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Cornell scientists discover critical step in flu virus infection, opening way for universal flu medication and vaccine

FOR RELEASE: Jan. 26, 2005

ITHACA, N.Y. -- Two Cornell University researchers have found a pathway that is critical for the flu virus to enter and infect a cell. The discovery could lead to the development of antiviral medications and vaccines that would target all influenza viruses.

The newly discovered pathway occurs after the virus attaches to a cell. The next stage of infection, the Cornell researchers say, involves an unknown co-receptor that allows the virus to infect the cell.

"Now that we know there's a second step involved in influenza infection -- that a co-receptor is crucial for the virus to enter a cell -- we can go after it," says Gary R. Whittaker, assistant professor of virology at the College of Veterinary Medicine at Cornell.

"Once we identify the receptor, we expect that a whole new avenue of antiviral medications and vaccines could be developed that would target all influenza viruses, not just one strain at a time," he says.

Whittaker and Victor C. Chu, a graduate student in comparative biomedical sciences, have published their findings in the Proceedings of the National Academy of Sciences (Dec. 28, 2004; Vol. 101, 52, 10153-18158). It is an open-access article, freely available online at .

Scientists have known for about 50 years how the influenza virus attaches to cells before it infects them. Previous work focused on red blood cells, which are suitable experimental systems for examining virus attachment. However, red blood cells don't have nuclei and can't be infected by the virus. Until now, scientists had never found a mammalian cell -- with a nucleus -- that resists the influenza virus. The Cornell researchers, however, have identified a line of nucleated cells that are resistant to infection by the flu virus. The critical factor that protects these cells from infection is the lack of a specific surface receptor comprising N-linked glycoprotein.

Thus, although the influenza virus can still attach to these cells, without the surface N-linked glycoprotein, the virus cannot infect them. Whittaker points out that the latest influenza discovery is paralleling the research advances with the HIV-AIDS virus about nine years ago, when a second HIV co-receptor was discovered. This enabled researchers to develop new drugs that are now in clinical trials.

Influenza kills some 20,000 people every year in the United States and up to one-half million people worldwide. New strains keep cropping up for which vaccines must be developed. The development of vaccines for each strain is costly, time-consuming and not always effective; sometimes new and more virulent strains crop up by the time a new vaccine for a less virulent strain is available. Whittaker also notes the concern about a bird flu virus in Southeast Asia that could overwhelm our ability to control it. Potentially this avian virus threatens the lives of tens of millions of people worldwide.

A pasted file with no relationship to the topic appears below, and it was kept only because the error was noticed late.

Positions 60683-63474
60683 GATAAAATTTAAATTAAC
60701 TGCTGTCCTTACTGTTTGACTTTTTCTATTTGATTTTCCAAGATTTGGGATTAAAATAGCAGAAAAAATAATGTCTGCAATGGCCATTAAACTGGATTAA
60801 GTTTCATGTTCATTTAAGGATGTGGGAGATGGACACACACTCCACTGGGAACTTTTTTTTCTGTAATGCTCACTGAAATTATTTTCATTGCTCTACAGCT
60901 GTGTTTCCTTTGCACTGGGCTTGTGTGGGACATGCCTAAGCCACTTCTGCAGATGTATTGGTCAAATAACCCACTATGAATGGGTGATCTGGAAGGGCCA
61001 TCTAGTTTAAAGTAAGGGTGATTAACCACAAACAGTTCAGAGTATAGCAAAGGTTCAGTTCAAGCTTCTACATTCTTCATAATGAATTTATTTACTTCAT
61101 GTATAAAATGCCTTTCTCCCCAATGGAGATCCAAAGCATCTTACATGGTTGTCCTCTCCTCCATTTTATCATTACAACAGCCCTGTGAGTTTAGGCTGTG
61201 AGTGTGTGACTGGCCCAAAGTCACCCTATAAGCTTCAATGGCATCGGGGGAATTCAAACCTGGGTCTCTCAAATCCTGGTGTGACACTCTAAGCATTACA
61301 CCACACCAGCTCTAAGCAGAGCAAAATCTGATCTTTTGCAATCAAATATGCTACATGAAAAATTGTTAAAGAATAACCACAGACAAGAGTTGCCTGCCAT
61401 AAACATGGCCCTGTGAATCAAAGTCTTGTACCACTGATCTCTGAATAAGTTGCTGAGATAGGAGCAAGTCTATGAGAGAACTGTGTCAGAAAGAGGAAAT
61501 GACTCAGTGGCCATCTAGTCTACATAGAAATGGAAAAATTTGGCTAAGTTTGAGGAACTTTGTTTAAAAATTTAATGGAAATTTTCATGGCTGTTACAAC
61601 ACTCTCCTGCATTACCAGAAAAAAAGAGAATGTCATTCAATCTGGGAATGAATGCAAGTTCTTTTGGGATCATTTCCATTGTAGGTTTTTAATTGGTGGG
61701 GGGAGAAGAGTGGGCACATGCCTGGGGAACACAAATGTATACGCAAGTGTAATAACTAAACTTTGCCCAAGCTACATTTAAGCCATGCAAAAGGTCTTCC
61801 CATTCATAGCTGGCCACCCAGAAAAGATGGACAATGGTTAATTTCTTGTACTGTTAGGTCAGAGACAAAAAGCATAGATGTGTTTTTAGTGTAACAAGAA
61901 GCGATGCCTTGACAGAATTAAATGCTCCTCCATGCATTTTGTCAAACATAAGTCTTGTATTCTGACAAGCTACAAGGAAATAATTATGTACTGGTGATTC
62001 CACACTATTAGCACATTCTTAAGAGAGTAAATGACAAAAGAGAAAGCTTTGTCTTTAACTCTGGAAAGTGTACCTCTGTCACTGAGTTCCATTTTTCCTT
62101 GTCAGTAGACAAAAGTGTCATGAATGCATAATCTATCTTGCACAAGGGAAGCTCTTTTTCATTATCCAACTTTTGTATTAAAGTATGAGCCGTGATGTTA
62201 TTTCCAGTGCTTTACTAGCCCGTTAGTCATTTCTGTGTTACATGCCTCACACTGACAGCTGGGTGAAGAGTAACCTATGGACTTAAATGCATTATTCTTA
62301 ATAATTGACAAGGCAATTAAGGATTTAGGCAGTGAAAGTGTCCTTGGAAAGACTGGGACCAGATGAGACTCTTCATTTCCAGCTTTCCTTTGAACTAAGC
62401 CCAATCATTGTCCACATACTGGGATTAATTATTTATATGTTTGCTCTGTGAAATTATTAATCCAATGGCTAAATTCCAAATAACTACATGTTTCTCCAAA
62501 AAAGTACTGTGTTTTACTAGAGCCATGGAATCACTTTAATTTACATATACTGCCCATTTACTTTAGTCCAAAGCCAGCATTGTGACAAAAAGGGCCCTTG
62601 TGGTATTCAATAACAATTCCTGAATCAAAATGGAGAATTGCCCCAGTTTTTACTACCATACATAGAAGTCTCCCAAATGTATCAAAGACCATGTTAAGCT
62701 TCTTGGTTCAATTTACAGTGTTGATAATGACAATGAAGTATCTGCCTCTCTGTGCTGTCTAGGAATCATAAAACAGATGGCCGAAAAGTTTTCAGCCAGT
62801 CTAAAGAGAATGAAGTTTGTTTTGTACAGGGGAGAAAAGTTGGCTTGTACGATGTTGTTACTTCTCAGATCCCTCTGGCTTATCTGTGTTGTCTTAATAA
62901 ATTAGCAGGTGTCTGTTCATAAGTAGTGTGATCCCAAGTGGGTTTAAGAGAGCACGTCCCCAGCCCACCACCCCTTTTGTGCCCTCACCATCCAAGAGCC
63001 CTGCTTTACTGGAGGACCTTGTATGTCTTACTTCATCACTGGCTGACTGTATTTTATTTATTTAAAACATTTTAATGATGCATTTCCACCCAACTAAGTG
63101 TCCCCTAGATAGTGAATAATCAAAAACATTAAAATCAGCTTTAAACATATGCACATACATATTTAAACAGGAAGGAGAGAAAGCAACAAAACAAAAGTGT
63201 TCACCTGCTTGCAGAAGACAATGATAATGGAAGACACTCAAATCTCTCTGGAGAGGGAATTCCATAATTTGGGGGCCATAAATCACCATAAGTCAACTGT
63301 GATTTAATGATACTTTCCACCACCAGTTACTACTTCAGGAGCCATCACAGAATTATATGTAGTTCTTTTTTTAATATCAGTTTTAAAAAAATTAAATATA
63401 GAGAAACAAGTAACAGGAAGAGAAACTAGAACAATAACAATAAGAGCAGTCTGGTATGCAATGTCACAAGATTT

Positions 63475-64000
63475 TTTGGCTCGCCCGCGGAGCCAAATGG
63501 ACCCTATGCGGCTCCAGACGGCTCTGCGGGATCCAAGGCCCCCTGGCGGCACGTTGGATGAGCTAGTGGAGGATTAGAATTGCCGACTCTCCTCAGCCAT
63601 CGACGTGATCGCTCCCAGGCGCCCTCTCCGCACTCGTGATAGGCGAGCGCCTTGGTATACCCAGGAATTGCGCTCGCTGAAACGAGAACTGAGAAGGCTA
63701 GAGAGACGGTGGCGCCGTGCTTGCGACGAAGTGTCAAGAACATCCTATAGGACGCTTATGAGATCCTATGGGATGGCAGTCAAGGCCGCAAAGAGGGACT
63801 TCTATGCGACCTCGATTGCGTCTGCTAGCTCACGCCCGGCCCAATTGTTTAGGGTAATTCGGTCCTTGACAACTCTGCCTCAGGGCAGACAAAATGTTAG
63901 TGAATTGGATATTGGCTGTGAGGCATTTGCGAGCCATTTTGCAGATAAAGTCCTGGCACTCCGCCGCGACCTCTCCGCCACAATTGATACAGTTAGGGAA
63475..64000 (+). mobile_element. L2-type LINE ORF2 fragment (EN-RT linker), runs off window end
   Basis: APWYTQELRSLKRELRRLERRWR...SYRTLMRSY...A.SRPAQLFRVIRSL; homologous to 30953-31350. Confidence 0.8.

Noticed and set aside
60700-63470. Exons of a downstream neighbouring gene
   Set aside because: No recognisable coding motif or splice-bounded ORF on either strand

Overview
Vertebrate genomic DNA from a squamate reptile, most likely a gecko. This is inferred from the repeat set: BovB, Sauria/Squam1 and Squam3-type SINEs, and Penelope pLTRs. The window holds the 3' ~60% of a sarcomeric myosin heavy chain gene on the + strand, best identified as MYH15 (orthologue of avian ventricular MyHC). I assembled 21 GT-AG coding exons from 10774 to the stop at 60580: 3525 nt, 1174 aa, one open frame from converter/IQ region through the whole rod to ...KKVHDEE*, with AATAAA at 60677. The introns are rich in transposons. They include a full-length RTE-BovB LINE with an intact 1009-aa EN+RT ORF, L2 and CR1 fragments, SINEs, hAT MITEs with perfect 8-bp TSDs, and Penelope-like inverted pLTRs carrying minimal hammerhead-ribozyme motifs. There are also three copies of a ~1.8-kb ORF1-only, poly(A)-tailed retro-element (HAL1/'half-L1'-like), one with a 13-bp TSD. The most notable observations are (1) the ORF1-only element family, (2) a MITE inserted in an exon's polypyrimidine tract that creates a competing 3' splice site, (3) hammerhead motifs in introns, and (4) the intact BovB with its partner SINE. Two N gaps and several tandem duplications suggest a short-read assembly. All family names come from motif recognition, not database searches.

Whittaker explains that the influenza virus first binds to the host cell via a sialic acid receptor -- a surface-cell carbohydrate that is near universal -- and then fuses with it.

"These events generally have been well characterized from a biochemical and biophysical perspective, but many of the cell biological aspects of virus entry have been unclear," Whittaker says. Instead of red blood cells, Whittaker and Chu turned to a line of Chinese hamster ovary (CHO) cells, which have been used since the 1970s to study cell genetics. The normal line of CHO cells get infected -- just as all nucleated cells do -- but a mutant line of these cells, called Lec1 cells, are deficient in the surface N-linked glycoprotein and are resistant to the influenza virus.

"Our work shows that the influenza virus requires a protein to enter cells and that sialic acid, although an efficient attachment factor, is not sufficient for infection," says Whittaker. He notes that Lec1 cells may also provide a new model for influenza virus infection research.

The research was supported, in part, by a Career Investigator Grant from the American Lung Association and by a National Institutes of Health grant.

Related World Wide Web sites: The following sites provide additional information on this news release. Some might not be part of the Cornell University community, and Cornell has no control over their content or availability.

Gary Whittaker: /microbiology/faculty/Whittaker/

Media contact: Susan S. Lang
Office: 607-255-3613